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4647 Targeted Agents in Chronic Lymphocytic Leukemia (CLL): Advancements in Overall Survival Outcomes?

Program: Oral and Poster Abstracts
Session: 642. Chronic Lymphocytic Leukemia: Clinical and Epidemiological: Poster III
Hematology Disease Topics & Pathways:
Lymphoid Leukemias, Biological therapies, CLL, Diseases, Therapies, Lymphoid Malignancies
Monday, December 11, 2023, 6:00 PM-8:00 PM

Stefano Molica, MD1*, Tait D. Shanafelt, MD2, David Allsup, MD3* and Diana Giannarelli, PhD4*

1Department Hematology, Hull University Teaching Hospitals NHS Trust, Hull, UK, Department Hematology, Hull University Teaching Hospitals NHS Trust, Hull, UK, Hull, United Kingdom
2Department of Medicine, Division of Hematology, Stanford University, Stanford, CA
3Castle Hill Hospital, Cottingham, GBR
4Biostatistics Unit,, b Fondazione Policlinico Universitario A. Gemelli, IRCCS, Rome, Italy, Rome, Italy

The impact of targeted agents (TAs) in fully mitigating the detrimental effects of CLL on overall survival (OS) remains uncertain.

To address this, we compared the 5-year OS of treatment-naïve CLL pts who received targeted agents (TAs) in phase 3 clinical trials with the 5-year OS of age- and gender-matched general population (AGMGP) in Italy and the US. For this analysis, we included clinical trials that involved elderly or unfit pts (RESONATE2, ILLUMINATE, ALLIANCE, ELEVATE-TN, CLL14, and GLOW). We also considered trials enrolling fit pts eligible for FCR (Fludarabine, Cyclophosphamide, and Rituximab) treatment (ECOG1912, FLAIR, and CLL13).

We used the method proposed by Liu et al. [BMC Med Res Methodol 2021;21(1):111] to reconstruct individual patient data (IPD) from published Kaplan-Meier survival curves. The expected OS rate for the control population was calculated using 2019 Italian data from the Istituto Nazionale di Statistica (ISTAT) and the 2019 US database. OS of CLL pts and AGMGP were compared for restricted mean overall survival time (RMOST). The treatment effect on OS was then measured as the difference of RMOST and expressed in months.

The elderly CLL trial analysis group (2,222 pts) received TAs (58.1%) or chemo-(immunotherapy)(CT/CIT) (41.8%). TAs included Bruton Kinase inhibitors (BTKis) (i.e., ibrutinib [I] or acalabrutinib [A]) alone or with anti-CD20 (75%) or fixed-duration (FD) venetoclax [V] combos (25%). The control CT/CIT arm mainly consisted of CLB+Obinu (66%). The median age of pts was 70 years (range 47-93). The prevalence of del(17p)/mutated TP53, unmutated IGHV, or CIRS score>6 were 9.1% (0-16%), 62.4% (43-66.5%), and 48.6% (11.7-86.1%), respectively.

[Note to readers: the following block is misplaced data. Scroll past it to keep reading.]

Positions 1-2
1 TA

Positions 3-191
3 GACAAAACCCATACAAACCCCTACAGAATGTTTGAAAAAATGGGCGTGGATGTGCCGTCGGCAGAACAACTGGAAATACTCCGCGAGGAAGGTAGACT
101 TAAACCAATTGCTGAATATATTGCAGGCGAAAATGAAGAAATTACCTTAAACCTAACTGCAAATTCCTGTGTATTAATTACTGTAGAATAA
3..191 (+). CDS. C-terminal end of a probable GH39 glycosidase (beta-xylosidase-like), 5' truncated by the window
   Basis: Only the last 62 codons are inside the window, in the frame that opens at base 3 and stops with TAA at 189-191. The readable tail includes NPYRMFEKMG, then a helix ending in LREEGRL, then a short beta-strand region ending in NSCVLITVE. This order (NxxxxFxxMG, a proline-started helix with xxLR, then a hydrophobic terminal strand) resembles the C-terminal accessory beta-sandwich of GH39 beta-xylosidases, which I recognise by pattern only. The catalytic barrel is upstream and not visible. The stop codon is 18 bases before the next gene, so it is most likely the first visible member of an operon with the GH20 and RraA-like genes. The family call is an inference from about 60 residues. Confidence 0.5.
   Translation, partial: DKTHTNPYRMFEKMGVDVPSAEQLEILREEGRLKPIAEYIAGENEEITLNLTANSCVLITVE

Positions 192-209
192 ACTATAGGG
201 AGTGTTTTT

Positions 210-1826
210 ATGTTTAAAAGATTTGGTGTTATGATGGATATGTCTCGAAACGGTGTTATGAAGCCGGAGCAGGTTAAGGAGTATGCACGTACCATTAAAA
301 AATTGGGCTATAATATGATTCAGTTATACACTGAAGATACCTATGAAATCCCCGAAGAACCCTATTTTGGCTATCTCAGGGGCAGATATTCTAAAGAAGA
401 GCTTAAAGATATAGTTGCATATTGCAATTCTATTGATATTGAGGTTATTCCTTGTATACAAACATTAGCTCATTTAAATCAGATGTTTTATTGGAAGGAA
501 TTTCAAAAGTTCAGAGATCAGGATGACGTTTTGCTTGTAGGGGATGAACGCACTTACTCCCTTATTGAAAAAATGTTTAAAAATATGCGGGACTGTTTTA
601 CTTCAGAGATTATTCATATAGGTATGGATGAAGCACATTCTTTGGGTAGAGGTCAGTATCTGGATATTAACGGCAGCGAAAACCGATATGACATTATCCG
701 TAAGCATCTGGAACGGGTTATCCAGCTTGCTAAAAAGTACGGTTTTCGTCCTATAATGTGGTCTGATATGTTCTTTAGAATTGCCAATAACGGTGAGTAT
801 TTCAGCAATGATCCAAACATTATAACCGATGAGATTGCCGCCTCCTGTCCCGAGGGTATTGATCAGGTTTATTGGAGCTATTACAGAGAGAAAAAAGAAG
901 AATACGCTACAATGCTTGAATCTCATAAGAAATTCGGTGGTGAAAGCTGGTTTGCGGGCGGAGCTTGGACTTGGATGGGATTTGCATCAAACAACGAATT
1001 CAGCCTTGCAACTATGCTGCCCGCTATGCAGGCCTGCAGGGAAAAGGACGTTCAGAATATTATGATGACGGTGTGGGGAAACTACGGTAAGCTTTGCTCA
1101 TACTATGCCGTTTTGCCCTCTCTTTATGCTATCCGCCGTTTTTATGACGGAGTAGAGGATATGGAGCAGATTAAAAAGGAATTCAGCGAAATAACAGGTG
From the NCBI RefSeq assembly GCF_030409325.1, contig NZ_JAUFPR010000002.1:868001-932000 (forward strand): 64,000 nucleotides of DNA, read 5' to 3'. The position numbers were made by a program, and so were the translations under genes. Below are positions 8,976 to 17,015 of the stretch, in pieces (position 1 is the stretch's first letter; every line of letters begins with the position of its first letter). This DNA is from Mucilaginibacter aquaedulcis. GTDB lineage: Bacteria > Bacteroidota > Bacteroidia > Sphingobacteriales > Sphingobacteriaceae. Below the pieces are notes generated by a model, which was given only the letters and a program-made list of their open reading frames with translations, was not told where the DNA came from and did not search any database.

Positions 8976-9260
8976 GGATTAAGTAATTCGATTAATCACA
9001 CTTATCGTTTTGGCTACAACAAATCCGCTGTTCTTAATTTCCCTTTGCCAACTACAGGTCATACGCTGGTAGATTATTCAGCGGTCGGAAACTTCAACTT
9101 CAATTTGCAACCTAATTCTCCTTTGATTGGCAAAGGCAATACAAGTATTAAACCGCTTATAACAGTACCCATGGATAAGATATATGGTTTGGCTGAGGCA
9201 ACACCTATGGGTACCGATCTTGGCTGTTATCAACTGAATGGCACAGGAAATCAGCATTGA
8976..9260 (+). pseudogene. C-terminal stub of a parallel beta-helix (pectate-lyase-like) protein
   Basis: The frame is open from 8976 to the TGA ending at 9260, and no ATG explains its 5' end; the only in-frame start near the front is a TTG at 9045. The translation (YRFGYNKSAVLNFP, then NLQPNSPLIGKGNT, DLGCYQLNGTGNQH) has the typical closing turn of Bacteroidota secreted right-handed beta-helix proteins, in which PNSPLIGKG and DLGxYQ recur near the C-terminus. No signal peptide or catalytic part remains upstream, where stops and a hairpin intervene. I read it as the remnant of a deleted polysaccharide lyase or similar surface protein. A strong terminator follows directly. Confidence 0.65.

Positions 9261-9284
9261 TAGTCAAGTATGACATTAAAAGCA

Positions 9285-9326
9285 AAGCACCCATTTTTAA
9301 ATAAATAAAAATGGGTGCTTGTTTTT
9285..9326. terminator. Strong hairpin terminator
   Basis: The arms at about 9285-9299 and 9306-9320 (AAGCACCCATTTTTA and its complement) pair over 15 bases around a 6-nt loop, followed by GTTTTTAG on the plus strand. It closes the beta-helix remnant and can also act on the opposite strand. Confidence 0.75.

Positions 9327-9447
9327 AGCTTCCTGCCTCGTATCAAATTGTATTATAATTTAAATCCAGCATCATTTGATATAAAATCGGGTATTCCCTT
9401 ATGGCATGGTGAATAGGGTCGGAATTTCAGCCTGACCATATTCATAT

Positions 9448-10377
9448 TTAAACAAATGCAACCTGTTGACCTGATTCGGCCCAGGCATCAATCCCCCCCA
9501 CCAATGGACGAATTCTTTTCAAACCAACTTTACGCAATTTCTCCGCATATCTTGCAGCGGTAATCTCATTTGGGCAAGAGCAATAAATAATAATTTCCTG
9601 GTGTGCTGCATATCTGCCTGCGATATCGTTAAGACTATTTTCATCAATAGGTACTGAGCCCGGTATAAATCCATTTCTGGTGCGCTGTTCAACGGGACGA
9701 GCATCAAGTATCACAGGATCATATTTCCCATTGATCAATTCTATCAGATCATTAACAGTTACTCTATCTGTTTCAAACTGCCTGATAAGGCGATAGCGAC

In the aggregate analysis, the 5-year RMOST of elderly pts treated with CT/CIT (RESONATE2, ILLUMINATE, ALLIANCE, ELEVATE-TN, CLL14, and GLOW) was found to be inferior compared to the 5-year RMOST of Italian [Difference (D), -4.2 months; 95% CI: -5.3 to -3.0; P < 0.0001] and US [D, -3.6 months; 95% CI: -4.7 to -2.4; P < 0.001] AGMGP (Fig 1).

The analysis of pts treated with TAs provided conflicting results. In the cross-matched comparison between Italian AGMGP and pts treated with BTKi single-agent or combined with anti-CD20, the 5-year RMOST difference indicates an OS advantage for the former (Fig 1). The same applied in the comparison between pts who received FD V-based therapies and Italian or US AGMGP. Notably, the 5-year RMOST of elderly CLL pts treated with BTKi single-agent (RESONATE2, ALLIANCE, ELEVATE-TN) or combined with anti-CD20 (ILLUMINATE, ALLIANCE, ELEVATE-TN) was similar to the 5-year RMOST of US AGMGP [D, -1.2 mo. (-2.5 to 0.1); P = 0.07 for both](Fig 1).

OS comparisons between elderly CLL pts and control populations, although controlled for age and gender, do not account for the interaction between comorbidity burden and OS. The proportion of pts with CIRS score > 6 varied widely across trials: RESONATE2, 31%; ELEVATE-TN, 11.1% in the A-arm and 16.8% in the AO-arm; ILLUMINATE, 32.7%; CLL14, 86.1%; and GLOW, 69.0%.

Since CLL pts eligible for FCR enrolled in the ECOG1912, FLAIR, and CLL13 trials typically have fewer comorbidities, they enable a clearer evaluation of the TA's impact on OS. Overall, 1,437 patients (64.5%) received TAs, and 789 (35.4%) received CIT. TAs consisted of I+R (51.5%) or FD V-based combinations (VO, VI, VO+Ibr) (48.5%). The median age of pts was 62 years (range 27-84). The prevalence of ECOG PS 0 and unmutated IGHV were 68% and 56%, respectively.

The 5-year RMOST of younger/fit pts treated with FCR was inferior to the 5-year RMOST of Italian AGMGP [D, -1.1 mo; 95% CI: -1.8 to -0.3; P = 0.003] but similar to the 5-year RMOST of US AGMGP [D, -0.4 mo; 95% CI, -1.1 to 0.4; P = 0.28]. Interestingly, no significant difference could be observed between the 5-year RMOST of younger/fit pts treated with TAs (IR or Ven-based) and the 5-year RMOST of Italian or US AGMGP (Fig 2).

In conclusion, our results suggest that in comparison to CIT, TAs mitigate but do not fully abrogate the detrimental impact of CLL on OS. The intricate interaction between CLL characteristics and the burden of comorbidities can potentially lead to misleading results in clinical trials of elderly pts. The extent of OS improvement obtained with TAs seems higher in younger/fit CLL pts who have fewer comorbidities. However, longer follow-up is needed to discern the ability of these treatments to mitigate the impact of CLL on OS over longer time intervals.

Disclosures: Molica: AbbVie, Janssen, Astra-Zeneca: Consultancy, Honoraria. Shanafelt: AbbVie: Research Funding; Pharmacyclics: Research Funding; Genentech: Research Funding.

*signifies non-member of ASH